Last week marked 62 years since the Brown v. Board of Education Supreme Court decision, and our public schools are by and large, as segregated as they were when the policies were banned. After all, the mandate to “outlaw segregation” is not the same thing as “have integrated schools,” and the farther a decision has to travel from courtroom to outcome, the less likely it is to deliver on its objective. And yet Brown remains a cultural touchstone with deep and consistent resonance for education professionals, civil rights activists, and attorneys.
Civil rights litigation is regarded with a reverence that is, perhaps, disproportionate to its reality. It is expensive, time consuming, fractious for communities, and emotionally exhausting. In 1976, leading critical race studies professor Derrick Bell published “Serving Two Masters: Integration Ideals and Client Interests in School Desegregation Litigation,” challenging the mainstream celebration of school desegregation litigation and describing the problem as one of a conflict of interest between lawyers invested in challenging segregation laws and their Black clients who wanted only high-quality schools for their children. Linda Brown, the student about whom the famous case was filed, has talked extensively about feeling exploited by a process that ultimately couldn’t provide integrated schools for her own children.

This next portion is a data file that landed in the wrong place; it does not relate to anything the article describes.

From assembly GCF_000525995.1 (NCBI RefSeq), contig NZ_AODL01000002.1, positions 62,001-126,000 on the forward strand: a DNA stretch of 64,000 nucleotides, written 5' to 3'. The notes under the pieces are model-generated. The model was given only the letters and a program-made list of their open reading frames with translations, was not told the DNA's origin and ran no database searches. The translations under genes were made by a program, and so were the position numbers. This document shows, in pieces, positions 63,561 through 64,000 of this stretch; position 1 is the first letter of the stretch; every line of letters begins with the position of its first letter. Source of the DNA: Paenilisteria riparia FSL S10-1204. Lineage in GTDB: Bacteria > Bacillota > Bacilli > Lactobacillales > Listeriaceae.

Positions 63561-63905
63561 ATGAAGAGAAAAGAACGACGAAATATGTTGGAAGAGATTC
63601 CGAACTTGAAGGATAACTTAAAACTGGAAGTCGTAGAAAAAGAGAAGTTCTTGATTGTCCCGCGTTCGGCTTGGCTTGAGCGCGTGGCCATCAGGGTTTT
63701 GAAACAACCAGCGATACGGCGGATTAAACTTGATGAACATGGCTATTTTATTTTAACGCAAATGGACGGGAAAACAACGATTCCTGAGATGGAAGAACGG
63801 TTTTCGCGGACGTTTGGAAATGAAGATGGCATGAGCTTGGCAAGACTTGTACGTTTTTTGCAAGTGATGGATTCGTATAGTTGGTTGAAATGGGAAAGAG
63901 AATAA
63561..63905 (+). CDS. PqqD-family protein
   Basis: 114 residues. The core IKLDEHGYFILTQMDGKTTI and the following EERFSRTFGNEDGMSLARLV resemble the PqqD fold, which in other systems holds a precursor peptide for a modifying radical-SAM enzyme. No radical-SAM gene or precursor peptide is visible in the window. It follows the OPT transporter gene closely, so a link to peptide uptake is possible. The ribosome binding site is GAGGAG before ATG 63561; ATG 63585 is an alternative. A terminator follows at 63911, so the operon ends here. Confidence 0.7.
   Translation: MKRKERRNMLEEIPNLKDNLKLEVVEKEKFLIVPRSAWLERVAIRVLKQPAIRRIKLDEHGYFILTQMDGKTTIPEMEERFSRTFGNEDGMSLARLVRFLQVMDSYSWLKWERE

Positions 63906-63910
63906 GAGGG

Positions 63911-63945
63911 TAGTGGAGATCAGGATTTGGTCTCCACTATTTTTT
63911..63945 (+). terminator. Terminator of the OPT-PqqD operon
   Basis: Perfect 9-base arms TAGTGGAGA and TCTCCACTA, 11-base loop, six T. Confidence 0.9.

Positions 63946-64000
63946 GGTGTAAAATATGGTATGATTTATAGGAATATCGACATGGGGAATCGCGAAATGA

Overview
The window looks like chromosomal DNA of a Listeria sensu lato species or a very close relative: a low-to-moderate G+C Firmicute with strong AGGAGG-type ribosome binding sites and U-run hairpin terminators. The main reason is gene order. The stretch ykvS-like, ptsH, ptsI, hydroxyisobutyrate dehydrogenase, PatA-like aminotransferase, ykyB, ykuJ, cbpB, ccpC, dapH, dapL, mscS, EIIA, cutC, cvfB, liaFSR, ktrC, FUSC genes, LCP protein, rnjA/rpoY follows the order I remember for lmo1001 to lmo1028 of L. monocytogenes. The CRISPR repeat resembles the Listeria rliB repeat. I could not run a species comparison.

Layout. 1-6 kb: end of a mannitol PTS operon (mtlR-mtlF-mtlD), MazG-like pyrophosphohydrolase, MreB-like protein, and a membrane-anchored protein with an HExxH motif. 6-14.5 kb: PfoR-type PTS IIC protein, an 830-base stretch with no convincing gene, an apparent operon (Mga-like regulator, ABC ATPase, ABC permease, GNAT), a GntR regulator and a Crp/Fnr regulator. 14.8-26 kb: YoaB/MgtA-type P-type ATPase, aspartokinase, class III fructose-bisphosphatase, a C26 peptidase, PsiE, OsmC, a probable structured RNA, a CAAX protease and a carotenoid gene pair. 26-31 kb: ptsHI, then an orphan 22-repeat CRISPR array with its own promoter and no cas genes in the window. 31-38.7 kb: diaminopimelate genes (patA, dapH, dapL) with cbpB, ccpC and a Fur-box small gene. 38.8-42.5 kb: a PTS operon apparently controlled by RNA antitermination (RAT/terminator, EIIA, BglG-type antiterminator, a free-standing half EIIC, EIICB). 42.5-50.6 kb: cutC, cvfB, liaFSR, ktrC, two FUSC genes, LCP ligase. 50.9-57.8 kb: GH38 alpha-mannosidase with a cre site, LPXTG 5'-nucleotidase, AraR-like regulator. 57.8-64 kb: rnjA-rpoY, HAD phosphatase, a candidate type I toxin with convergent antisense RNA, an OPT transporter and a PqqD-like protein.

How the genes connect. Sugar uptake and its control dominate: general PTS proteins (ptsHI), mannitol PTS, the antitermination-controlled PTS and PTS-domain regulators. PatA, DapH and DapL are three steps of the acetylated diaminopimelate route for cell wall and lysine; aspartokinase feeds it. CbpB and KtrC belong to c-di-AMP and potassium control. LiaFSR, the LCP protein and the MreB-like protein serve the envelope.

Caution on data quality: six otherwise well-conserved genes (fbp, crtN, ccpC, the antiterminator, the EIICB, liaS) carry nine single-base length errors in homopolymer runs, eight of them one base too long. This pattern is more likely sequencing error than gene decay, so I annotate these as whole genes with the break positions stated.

When we think about the purpose and effect of impact litigation, there are two recent cases that illustrate an important distinction: In a case like Obergefell v. Hodges, a righteous court opinion changed people’s lives overnight. Recently, we heard the same sort of evocative language used by the plaintiffs in Vergara v. California, where the legal victory alone wouldn’t guarantee changes, and any changes wouldn’t be felt for years. As a former education civil rights attorney myself, I’ve thought a lot about how these types of litigation both unite and divide the civil rights community as well as the part they play in education reform. Continue reading